M52 and the Bubble Nebula
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M52 and the Bubble Nebula
Near Lindbrook, Alberta
2015-Aug-11
L:9x3m RGB:9x4m Ha:9x8m Total: 3hr 27m
SGP, MaximDL, CPS
NP101is, STF-8300M, A80Mf, LSX2, EQ8
M52 is an open cluster found in the constellation Cassiopeia. The Bubble Nebula (NGC7635) is nearby and watches over the cluster.
This is my first LRGB image blended with narrowband data. In the RGB data, the cluster and stars are quite visible and properly colored. But the nebula is almost invisible to an RGB image. Most of the data on the nebula came from the hydrogen-alpha filter.

The hydrogen-alpha filter is a narrowband light filter that blocks all other light and only allows hydrogen-alpha emmissions past it to the camera sensor.

It's ideal for imaging nebulas like the Bubble Nebula that emit h-alpha light. Because the filter blocks so much other light, the incoming h-alpha image is pretty dim. To compensate for this, a typical h-alpha frame is usually ten to twenty minutes long. A comparable RGB frame would only take two to five minutes.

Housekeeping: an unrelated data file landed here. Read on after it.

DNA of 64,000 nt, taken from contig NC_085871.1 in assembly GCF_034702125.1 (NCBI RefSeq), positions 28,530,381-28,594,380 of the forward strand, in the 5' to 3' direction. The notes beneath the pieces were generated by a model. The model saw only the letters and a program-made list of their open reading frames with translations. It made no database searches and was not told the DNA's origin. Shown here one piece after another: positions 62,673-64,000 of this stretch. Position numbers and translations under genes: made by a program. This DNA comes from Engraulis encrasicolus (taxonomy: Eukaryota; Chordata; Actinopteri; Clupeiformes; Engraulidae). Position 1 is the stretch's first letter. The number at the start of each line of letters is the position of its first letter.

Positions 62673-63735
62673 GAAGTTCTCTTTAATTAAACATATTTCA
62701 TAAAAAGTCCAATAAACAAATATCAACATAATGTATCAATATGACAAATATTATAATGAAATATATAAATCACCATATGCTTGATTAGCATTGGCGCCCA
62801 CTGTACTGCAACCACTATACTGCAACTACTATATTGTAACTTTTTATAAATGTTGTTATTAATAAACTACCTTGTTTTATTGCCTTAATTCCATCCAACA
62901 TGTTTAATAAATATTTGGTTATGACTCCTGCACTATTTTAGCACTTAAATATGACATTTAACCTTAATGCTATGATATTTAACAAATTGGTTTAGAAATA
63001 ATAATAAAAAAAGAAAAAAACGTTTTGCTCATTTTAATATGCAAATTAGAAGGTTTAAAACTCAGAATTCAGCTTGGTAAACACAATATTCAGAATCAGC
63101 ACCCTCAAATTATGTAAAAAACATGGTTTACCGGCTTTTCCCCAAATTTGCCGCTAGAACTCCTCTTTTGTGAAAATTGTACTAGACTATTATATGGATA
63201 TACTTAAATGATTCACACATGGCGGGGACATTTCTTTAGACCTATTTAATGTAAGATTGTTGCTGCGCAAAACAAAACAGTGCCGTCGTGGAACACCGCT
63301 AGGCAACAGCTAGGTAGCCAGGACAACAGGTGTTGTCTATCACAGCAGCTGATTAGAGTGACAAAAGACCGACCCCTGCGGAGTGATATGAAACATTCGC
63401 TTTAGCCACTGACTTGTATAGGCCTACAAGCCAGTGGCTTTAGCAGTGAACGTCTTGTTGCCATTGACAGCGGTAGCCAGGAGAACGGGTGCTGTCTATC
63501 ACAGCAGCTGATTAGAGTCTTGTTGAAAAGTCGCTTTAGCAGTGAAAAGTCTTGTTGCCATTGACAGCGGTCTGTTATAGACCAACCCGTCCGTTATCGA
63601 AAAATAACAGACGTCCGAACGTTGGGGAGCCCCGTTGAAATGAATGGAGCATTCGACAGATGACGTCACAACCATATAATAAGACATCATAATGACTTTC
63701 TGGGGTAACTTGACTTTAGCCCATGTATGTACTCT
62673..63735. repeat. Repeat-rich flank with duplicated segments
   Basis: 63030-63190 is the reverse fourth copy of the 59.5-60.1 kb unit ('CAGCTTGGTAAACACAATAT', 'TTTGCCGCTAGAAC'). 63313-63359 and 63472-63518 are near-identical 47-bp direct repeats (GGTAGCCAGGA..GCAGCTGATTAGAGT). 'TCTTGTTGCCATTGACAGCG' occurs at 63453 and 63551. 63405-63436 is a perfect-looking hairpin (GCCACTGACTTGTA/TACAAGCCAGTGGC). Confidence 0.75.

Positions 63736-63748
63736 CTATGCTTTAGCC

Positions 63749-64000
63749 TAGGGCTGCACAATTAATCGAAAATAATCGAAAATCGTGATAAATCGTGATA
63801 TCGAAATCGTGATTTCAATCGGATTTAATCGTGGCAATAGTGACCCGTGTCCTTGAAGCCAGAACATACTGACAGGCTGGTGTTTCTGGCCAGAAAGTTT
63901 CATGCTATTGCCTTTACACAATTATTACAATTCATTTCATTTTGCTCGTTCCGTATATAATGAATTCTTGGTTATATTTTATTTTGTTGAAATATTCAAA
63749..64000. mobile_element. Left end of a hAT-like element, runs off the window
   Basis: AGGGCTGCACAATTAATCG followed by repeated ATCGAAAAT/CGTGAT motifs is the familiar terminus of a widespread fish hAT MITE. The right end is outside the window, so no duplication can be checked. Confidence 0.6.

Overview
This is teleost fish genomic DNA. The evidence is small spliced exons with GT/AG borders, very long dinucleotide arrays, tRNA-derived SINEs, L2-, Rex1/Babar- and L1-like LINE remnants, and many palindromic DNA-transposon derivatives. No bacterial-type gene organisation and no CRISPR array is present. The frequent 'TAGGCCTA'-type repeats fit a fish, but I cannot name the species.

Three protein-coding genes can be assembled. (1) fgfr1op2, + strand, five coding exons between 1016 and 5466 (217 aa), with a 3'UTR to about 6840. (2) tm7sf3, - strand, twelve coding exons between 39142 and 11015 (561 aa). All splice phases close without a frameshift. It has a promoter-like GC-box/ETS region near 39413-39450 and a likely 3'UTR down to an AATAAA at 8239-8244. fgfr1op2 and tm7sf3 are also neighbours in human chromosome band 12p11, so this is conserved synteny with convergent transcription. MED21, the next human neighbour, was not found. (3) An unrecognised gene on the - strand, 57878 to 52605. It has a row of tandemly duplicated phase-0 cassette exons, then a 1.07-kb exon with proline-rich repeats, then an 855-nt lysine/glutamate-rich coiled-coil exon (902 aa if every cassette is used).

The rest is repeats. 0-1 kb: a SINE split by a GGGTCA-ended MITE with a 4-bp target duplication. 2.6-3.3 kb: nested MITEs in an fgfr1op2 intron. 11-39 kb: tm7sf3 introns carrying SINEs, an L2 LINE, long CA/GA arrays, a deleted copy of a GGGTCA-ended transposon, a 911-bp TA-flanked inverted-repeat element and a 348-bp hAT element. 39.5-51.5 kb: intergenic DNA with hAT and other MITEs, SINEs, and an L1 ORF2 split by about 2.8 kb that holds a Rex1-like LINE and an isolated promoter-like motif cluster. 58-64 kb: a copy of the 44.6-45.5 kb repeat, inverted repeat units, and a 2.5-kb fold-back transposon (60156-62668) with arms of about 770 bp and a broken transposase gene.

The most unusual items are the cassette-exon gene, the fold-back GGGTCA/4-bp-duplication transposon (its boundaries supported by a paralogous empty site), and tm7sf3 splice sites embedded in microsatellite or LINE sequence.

The h-alpha data on this image was actually a bit short. The individual h-alpha frames are only eight minutes long. Later I found that ten to fifteen minutes worked better with this scope and camera combination. This is also the first usable image where I used the field flattener on the NP101is. It did a very good job of correcting oddly shape stars in the corners and the edges.

M52 and the Bubble Nebula
M52 - Open Cluster in Cassiopeia. Taken with a C8 SCT and a D90 DSLR camera.
M52 Open Cluster
M52 and the Bubble Nebula. RGB image taken with an NP101is refractor and an STF8300M CCD camera.
M52 and the Bubble Nebula
NGC 7635 - Bubble Nebula. Monochrome hydrogen-alpha image taken with a CFF 132 refractor and an STF-8300M CCD camera.
Bubble Nebula in Ha
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